RWC 2015

Rugby World Cup 2015

Scrums of Japanese rugby fans make pilgrimage to see Buddha statue with the Ayumu Goromaru pose

PUBLISHED : Thursday, 26 November, 2015, 11:44am
UPDATED : Thursday, 26 November, 2015, 11:45am

A golden Buddha in Japan has attracted new – and unexpected – attention from rugby fans who are thronging to the religious icon to witness in person the hand gesture it shares with their beloved Rugby World Cup hero Ayumu Goromaru.

The number of visitors to the religious-turned-sports shrine in central Japan has soared five-fold as eager fans descend on the Dainichi Nyorai statue, which has clasped hands with touching upward-pointing index fingers – just like Goromaru's trademark pre-kick pose.

"At weekends, more than 1,000 people a day pay homage," Shunkai Sato, the head priest at Seki-Zenkoji temple, said on Tuesday.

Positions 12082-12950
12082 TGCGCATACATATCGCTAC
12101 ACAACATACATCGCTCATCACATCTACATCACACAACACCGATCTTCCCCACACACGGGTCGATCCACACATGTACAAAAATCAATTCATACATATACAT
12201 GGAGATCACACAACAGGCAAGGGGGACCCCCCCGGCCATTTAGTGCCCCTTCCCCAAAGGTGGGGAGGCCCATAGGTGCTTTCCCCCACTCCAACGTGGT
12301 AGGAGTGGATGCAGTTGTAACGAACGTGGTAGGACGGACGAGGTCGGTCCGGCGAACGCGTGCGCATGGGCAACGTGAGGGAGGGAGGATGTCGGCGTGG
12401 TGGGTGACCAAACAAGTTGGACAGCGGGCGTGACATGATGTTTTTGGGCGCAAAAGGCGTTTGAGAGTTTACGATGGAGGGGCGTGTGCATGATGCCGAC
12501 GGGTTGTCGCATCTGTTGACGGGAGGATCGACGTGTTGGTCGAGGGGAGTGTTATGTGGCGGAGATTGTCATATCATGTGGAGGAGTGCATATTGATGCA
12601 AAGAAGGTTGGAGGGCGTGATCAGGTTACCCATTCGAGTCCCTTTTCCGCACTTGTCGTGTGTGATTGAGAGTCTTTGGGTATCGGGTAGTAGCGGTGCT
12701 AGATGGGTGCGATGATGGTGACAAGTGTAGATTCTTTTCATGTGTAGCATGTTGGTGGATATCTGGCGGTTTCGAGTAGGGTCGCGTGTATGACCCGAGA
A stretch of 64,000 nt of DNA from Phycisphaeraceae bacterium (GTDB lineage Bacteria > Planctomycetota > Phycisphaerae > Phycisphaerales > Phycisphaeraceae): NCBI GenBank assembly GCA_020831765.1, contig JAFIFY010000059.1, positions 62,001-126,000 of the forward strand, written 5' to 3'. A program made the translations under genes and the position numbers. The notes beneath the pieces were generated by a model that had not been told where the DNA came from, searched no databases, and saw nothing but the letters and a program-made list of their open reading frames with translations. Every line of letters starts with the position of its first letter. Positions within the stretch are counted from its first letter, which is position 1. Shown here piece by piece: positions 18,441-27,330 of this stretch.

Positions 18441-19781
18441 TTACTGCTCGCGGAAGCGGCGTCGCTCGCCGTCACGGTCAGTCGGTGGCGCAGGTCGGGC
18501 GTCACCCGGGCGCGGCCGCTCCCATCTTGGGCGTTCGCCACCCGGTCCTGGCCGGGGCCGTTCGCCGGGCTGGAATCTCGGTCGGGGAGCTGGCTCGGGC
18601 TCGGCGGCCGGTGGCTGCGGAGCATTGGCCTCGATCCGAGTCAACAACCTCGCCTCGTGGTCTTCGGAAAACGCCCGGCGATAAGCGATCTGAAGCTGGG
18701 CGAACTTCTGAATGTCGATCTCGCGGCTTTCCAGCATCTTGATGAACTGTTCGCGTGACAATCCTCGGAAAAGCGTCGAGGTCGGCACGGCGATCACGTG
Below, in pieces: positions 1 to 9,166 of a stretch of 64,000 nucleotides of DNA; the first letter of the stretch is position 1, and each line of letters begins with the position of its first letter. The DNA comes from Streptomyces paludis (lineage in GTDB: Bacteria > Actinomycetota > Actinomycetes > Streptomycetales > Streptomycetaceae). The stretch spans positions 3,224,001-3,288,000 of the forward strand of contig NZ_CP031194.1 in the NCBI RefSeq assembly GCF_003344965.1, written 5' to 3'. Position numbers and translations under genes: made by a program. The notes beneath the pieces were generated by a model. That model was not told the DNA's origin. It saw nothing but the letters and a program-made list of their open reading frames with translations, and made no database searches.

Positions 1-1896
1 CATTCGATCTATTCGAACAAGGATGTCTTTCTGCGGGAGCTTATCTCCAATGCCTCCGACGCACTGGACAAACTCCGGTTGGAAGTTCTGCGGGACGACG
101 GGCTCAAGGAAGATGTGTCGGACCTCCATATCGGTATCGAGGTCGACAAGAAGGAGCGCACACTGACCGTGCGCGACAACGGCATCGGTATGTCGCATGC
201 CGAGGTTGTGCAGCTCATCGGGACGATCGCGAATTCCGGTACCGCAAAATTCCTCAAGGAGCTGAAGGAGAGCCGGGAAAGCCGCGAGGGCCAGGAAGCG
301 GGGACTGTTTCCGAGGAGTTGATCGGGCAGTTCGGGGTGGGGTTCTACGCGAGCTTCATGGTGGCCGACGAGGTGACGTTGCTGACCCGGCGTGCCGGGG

Goromaru, 29, helped propel Japan to a shock victory over South Africa in September, scoring 24 points in the 34-32 triumph which has been described the biggest upset in the history of the Rugby World Cup.

Goromaru assumes the pose when preparing for penalty kicks and conversions, and it has come to be widely mimicked by Japanese youngsters and rugby fans alike.

Sato said he never expected the statue, which stands three metres tall, would come to be linked with the popular athlete.

Still, he welcomes all the extra attention at the temple, the origins of which date to the late 18th century.

"I think it is a good thing because more people feel close to Buddhism and the Buddha here," he said.

The Dainichi Nyorai Buddha is usually depicted holding its hands in a different way, Sato said.

"The style of the statue is very rare," he said. "I have never seen it elsewhere."

The statue originated in China around 500 years ago but details of its background remain unknown, Sato said.